Identifying common mood disorders in teens can be difficult. Many of the symptoms of mood disorders mimic the normal moodiness and angst most teens go through at some point. The fact that teenagers have a more difficult time expressing their feelings adds to the challenge. It’s not unusual for teens with a substance use disorder to have a mood disorder as well. This situation is known as having co-occurring issues, which can be relieved with the help of dual diagnosis treatment. Call Foothills at Red Oak Recovery at 866.300.5275 and get help for teen boys today.
Are Mood Disorders in Teens Serious?
Chemicals in the brain are responsible for regulating our moods. Some chemicals have the job of boosting positive moods, while others, called neurotransmitters, control the chemicals that control our moods. An imbalance in the brain’s chemistry can lead to a mood disorder. Other factors such as family environment, exposure to toxins, or stress can also cause a mood disorder to develop.
Mood disorders in teens are serious health concerns. Living with an untreated mood disorder can profoundly negatively impact a young person and affect their academic success, self-esteem, social interaction, and ability to form meaningful relationships. The most significant risk of having an undiagnosed or untreated mood disorder is the danger of suicide. Untreated mental health disorders may also lead to substance use disorders as teens try to self-medicate with drugs or alcohol.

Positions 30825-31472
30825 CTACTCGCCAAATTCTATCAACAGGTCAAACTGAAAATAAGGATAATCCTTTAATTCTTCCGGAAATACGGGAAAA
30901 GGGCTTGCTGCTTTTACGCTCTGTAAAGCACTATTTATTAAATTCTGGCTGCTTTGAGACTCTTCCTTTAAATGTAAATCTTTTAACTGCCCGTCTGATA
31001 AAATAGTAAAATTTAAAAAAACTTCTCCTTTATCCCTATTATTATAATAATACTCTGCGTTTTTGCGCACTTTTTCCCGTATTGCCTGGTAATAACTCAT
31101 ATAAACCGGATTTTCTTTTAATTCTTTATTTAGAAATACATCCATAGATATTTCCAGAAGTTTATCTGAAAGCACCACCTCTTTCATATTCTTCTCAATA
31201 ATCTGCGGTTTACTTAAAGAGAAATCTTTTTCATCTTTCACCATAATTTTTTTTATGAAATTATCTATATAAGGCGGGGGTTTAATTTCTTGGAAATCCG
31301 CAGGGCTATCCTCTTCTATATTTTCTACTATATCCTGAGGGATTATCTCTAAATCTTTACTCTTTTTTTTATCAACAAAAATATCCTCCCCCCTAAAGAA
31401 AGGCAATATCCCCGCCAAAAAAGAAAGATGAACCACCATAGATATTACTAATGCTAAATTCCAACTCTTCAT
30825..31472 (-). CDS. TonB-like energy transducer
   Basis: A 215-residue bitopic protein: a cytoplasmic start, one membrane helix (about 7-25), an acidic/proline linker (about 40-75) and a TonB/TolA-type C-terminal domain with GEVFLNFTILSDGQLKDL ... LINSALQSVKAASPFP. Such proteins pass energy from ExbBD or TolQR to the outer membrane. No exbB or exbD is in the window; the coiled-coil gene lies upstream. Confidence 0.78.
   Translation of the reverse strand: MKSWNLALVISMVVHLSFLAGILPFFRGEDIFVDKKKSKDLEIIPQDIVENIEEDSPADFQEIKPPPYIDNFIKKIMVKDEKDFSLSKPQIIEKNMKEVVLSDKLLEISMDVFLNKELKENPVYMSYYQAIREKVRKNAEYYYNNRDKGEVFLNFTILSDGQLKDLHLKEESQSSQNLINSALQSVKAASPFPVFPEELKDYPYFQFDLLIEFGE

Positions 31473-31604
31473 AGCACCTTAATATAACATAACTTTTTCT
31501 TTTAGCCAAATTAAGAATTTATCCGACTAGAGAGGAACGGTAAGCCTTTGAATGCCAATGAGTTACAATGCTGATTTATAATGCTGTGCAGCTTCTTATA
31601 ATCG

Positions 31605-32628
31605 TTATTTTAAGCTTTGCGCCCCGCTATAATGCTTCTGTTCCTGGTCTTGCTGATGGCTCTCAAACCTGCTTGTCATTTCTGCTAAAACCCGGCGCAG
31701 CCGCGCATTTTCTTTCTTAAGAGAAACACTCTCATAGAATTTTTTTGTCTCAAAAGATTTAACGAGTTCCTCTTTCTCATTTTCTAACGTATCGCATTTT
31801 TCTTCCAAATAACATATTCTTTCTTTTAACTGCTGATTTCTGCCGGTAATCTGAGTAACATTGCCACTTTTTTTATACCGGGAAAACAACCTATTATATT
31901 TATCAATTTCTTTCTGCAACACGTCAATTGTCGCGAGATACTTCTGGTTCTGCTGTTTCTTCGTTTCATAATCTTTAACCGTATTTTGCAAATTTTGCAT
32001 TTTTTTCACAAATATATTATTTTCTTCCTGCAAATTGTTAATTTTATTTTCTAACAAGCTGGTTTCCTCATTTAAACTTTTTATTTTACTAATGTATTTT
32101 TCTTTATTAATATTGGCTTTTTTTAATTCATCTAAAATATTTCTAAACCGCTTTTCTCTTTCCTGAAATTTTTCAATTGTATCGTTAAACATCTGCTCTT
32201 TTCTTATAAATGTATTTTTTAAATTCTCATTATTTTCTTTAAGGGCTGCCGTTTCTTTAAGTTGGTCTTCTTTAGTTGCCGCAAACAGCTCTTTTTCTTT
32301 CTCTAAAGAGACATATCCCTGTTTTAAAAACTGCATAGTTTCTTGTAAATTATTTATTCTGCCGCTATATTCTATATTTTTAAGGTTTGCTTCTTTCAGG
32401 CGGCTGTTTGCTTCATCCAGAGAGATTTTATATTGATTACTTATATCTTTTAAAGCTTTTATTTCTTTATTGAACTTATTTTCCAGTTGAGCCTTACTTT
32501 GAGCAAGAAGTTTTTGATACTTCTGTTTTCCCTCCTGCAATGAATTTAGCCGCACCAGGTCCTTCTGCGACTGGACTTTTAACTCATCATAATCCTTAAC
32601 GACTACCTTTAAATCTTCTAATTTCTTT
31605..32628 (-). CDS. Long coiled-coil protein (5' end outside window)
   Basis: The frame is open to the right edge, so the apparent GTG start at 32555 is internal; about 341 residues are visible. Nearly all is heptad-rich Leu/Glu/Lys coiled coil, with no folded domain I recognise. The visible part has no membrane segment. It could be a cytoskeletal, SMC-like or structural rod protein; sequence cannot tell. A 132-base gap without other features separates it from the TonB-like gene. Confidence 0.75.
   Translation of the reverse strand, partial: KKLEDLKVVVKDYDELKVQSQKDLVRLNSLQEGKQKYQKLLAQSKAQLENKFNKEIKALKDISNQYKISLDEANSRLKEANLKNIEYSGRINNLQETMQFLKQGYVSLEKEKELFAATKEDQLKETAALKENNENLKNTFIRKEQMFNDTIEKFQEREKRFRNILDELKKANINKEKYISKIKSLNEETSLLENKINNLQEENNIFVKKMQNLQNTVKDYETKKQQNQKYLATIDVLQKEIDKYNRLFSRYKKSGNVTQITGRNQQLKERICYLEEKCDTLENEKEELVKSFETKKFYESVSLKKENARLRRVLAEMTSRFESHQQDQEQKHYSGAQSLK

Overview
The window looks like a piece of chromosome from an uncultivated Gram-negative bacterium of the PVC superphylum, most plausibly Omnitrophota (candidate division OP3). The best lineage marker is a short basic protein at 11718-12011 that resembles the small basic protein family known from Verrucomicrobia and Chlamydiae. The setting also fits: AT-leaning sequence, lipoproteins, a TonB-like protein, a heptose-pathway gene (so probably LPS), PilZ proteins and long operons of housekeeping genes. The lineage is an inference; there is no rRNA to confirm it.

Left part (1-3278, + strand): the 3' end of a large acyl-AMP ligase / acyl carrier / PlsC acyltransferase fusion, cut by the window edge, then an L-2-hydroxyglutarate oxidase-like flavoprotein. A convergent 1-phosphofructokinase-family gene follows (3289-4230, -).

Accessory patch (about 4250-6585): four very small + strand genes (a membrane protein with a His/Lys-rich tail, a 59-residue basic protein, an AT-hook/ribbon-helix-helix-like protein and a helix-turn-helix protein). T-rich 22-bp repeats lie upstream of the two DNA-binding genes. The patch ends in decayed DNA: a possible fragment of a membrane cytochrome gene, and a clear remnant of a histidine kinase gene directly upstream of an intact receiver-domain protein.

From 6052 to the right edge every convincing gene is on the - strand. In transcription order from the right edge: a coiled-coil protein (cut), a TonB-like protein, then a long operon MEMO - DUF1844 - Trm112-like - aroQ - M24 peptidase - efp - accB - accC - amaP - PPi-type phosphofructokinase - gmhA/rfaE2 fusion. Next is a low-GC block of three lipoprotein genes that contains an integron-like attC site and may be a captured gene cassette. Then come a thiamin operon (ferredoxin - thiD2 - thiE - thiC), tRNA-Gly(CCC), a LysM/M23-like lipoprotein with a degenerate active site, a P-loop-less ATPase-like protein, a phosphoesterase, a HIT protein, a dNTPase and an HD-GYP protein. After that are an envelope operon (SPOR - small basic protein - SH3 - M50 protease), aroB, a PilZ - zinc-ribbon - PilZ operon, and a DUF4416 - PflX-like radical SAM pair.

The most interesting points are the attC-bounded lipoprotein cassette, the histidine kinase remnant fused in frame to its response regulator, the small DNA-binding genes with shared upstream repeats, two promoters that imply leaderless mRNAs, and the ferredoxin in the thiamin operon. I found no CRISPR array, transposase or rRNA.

The Most Common Mood Disorders in Teens
Experts estimate that mood disorders affect around 14% of adolescents in the U.S. and are more common among girls than boys. The most frequently diagnosed mood disorders in teens include:
- Persistent depressive disorder (depressed or irritable mood lasting a year or more)
- Bipolar disorder (a mix of depressed and manic episodes)
- Major depression (depressed mood for at least two weeks)
- Disruptive mood dysregulation disorder (problems with impulse control, behavioral issues)
- Premenstrual dysmorphic disorder (extreme tension before a menstrual period)
- Mood disorder related to a medical condition (depression or other symptoms)
- Substance-induced mood disorder (depression symptoms related to drug use or exposure to toxins)
Experts believe that a combination of genetics, home environment, and life stressors causes most mental health disorders. Teens who undergo a traumatic experience are especially vulnerable to developing a mood disorder. Abuse, neglect, the death of a parent or other loved one, housing and financial insecurity, and other forms of family instability can trigger depression and other mood disorders.
Symptoms of Mood Disorders in Teens
Teenagers feel things more intensely than others. This is part of the joy, and the difficulty, of being a teen. The symptoms of a mood disorder can look like just another intense teenage outburst. Still, if symptoms are frequent or disrupt your teen’s ability to learn or manage daily functions, they may indicate a mood disorder. Common mood disorder symptoms include:
- Trouble with authority figures and rebellious behavior
- A sudden drop in academic performance
- Loss of interest in activities they once enjoyed
- Fatigue, changes in sleep habits
- Unexplained illness, aches, and pains
- Feeling ashamed or guilty for no reason
- Prolonged feelings of sadness or hopelessness
- Constantly irritable or angry, leading to the teen getting into fights and having difficulty maintaining friendships
If you suspect your teen is exhibiting the warning signs of a mood disorder, don’t dismiss it or blame it on teenage hormones. Get help from a mental health expert.
Get Help for Your Teen at Foothills at Red Oak Recovery
As a parent, coping with mood disorders in teens can be difficult. But living with a mood disorder is even more challenging. At Foothills at Red Oak Recovery, we understand a child’s mental health disorder affects the entire family. Call us today at 866.300.5275 to get compassionate, effective treatment for adolescent boys.